Fed Policy ‘About Right’ After Pivot, Economists Say
The Federal Reserve is getting monetary policy “about right” after pivoting in recent weeks to a decidedly more dovish posture than at the end of 2018, according to a plurality of economists surveyed by Bloomberg. Just under half of all respondents to a March 21-22 questionnaire expressed approval of the Fed’s outlook for interest rates; 37 percent said the Fed was too dovish, while 14 percent said policy makers were too hawkish. The Federal Open Market Committee last week signaled that policy makers are unlikely to raise rates at all this year, compared to the two 2019 hikes officials foresaw in December. Only part of that downgrade was anticipated, and Chairman Jerome Powell went further in his March 20 post-FOMC meeting press conference, calling too-low inflation “one of the major challenges of our time.’’ Slightly more than half of economists surveyed said they’d downgraded their expectations for interest-rate increases this year after the FOMC meeting. Of the 37 polled, 20 now believe the fed is done raising rates in this cycle. Asked whether President Donald Trump had influenced the Fed’s shift in tone by criticizing their four 2018 rate hikes, 75 percent said it had no effect while 25 percent said it had “some” impact. The president publicly criticized the Fed for raising rates last year via Twitter and in interviews. Bloomberg News reported that at one point he discussed firing Powell as his frustration with the central bank chief intensified after it hiked again in December. Stephen Moore, picked by Trump on Friday to be governor on the Fed board — subject to Senate confirmation — said in an interview on Bloomberg Television following the news of his selection that the December move had been a “very substantial mistake.”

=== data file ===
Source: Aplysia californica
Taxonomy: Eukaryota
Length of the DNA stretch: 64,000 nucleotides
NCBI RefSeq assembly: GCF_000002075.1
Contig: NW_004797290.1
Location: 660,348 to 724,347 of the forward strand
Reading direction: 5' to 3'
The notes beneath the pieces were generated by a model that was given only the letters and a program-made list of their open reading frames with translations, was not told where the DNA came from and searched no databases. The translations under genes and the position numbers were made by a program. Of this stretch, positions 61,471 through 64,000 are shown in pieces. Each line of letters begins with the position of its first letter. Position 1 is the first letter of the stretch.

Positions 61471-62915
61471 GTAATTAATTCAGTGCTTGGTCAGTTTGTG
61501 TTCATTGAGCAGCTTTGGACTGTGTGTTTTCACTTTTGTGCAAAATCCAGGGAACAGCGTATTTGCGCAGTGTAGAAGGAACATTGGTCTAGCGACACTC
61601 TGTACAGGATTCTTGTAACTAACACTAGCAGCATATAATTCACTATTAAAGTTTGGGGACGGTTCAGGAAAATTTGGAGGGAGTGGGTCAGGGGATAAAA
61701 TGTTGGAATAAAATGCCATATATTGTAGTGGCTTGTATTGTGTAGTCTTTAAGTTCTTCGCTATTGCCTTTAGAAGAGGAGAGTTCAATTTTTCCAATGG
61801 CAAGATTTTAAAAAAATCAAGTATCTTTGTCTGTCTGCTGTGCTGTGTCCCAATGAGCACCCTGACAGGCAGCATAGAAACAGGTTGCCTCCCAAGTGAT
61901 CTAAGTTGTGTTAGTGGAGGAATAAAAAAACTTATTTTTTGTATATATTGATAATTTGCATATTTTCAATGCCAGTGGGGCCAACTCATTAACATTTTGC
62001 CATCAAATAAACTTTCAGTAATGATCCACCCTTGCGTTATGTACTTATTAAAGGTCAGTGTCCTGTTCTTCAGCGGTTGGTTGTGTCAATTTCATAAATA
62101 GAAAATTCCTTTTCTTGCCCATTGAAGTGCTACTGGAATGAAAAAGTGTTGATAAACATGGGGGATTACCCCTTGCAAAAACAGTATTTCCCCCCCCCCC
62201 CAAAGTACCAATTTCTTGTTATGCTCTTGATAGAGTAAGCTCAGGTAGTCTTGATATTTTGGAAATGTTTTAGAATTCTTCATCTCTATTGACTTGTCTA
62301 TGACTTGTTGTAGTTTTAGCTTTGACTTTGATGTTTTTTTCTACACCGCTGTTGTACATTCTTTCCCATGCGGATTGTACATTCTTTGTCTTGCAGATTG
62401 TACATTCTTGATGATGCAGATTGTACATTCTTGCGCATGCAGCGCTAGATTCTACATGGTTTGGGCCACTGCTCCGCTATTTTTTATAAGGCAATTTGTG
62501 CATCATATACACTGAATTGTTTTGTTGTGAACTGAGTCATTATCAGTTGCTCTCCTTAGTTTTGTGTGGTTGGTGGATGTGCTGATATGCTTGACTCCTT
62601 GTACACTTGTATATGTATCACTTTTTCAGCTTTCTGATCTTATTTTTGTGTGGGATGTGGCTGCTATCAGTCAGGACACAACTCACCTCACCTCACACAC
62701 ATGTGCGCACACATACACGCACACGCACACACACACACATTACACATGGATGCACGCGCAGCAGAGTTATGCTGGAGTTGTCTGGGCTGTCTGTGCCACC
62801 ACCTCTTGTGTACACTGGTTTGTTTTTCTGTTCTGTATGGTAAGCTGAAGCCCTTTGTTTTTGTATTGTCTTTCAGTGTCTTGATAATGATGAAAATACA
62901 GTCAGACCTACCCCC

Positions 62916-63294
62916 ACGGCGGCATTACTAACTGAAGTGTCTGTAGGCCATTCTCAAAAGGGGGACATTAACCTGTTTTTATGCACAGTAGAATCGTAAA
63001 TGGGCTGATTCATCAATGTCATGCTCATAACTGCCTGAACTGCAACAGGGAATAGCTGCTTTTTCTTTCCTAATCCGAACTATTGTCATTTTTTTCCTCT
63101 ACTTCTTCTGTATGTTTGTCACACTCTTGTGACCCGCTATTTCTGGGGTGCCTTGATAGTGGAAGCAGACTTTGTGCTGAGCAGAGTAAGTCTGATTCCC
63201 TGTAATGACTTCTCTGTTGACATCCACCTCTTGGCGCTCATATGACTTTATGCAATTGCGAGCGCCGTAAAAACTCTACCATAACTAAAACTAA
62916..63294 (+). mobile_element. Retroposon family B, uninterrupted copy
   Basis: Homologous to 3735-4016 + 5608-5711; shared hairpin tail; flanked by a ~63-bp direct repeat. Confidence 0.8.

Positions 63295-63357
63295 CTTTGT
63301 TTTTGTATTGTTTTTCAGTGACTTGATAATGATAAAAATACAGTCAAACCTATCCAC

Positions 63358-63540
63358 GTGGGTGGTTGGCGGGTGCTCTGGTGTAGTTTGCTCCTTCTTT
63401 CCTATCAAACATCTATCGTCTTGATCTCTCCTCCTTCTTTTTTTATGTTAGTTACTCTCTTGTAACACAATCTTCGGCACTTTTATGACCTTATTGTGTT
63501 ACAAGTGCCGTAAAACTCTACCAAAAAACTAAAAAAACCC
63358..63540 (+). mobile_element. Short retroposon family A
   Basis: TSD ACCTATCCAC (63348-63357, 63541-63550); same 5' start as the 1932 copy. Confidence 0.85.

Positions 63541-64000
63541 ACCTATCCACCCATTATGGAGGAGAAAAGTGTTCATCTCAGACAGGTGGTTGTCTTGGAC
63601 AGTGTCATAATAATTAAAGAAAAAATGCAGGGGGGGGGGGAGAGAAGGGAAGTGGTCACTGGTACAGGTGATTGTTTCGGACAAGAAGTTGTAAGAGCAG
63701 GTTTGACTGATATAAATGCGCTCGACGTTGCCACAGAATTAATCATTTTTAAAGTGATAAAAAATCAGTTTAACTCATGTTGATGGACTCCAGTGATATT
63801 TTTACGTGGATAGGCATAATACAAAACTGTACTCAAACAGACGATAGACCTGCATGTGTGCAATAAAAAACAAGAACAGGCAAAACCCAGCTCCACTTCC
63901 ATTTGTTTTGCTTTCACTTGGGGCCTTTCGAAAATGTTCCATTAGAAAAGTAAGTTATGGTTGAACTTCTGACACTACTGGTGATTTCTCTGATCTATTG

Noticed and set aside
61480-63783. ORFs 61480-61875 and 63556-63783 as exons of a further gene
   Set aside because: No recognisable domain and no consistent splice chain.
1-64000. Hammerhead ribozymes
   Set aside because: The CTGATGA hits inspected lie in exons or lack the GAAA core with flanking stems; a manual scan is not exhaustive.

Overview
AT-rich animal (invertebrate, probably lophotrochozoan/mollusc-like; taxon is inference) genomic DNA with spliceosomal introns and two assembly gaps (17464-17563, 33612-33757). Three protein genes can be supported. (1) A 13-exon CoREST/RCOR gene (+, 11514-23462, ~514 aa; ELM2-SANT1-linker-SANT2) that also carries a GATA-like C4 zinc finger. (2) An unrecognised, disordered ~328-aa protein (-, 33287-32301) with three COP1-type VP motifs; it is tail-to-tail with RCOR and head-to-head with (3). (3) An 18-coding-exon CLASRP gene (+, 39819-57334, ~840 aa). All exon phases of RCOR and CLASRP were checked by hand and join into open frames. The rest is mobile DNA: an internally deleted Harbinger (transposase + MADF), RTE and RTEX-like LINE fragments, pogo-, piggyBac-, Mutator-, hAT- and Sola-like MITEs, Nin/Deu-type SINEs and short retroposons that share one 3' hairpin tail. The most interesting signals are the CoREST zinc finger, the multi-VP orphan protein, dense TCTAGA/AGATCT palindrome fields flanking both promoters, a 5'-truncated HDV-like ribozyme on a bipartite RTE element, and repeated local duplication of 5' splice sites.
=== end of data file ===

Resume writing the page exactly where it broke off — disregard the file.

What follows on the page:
IMF Says Euro-Area Economy Is Vulnerable When Downturn Strikes
Europe’s economy is facing growing risks, from protectionism to Brexit, and needs to do more to be ready for the next slump, according to IMF First Deputy Managing Director David Lipton. Lipton told an audience in Lisbon that Europe “must overcome the policy shortcomings that could exacerbate the next downturn — whenever it eventually comes.” He singled out Italy for its “glaring vulnerabilities,” which have left it ill-prepared. The euro area’s third-largest economy has slipped into recession and may have contracted again this quarter. “While most baseline forecasts show some recovery ahead for Europe, many have been surprised by the size and pace of the recent deceleration,” Lipton said in the speech on Monday. “So, it is important to acknowledge the continuing uncertainty about the coming year, including with the crucial issue of Brexit still unresolved.” Lipton, whose checklist includes more integration of fiscal policy and banking supervision, also said U.S.-China trade tensions pose the largest risk to global stability. The International Monetary Fund official warned that Europe may not be able to rely on the tools used to fight the 2008 financial crisis because central banks have little-to-no-room for stimulus and most governments are already saddled with high debt. There may also be “political resistance” to more bailouts because of accusations that the burden of the last recession fell unevenly on society.
Economists Split on South Africa Avoiding Moody’s Negative Cut
South Africa may just be able to cling onto the stable outlook of its sole investment-grade rating this week, helping it stay clear of a forced selloff of billions of rand of its debt. Economists are divided on what Moody’s Investors Service will do when it potentially makes an announcement on South Africa’s credit assessment Friday. Half the participants in a Bloomberg survey expect it to maintain a stable outlook on its local- and foreign-currency debt, with the remainder predicting a reduction to negative. Many of those who foresee no change say there may be a move after the May 8 general election. The deepest power cuts in more than a decade by cash-strapped, state-owned company Eskom Holdings SOC Ltd. are hurting efforts by the continent’s most-industrialized economy to recover from last year’s recession. The budget deficit will probably widen to the worst in 10 years as declining tax revenue and bailouts for underperforming government firms weigh on public finances, dimming hopes that the country will hold on to the stable assessment from Moody’s. “I’m actually surprised that they’ve spared us this long,” said Lullu Krugel, the chief economist at PwC. “My call is that it is time. If I were them, I would pull the trigger” on the rating, she said. A cut wouldn’t be “the end of the world” because that’s already priced into assets, and while new debt would be more expensive, local equity markets could become even more attractive, Krugel said. While Moody’s is scheduled to decide on South Africa’s assessment this week, it may end up only issuing a research report without a ratings action, or nothing at all. A reduction in the outlook tends to precede a cut in the actual rating.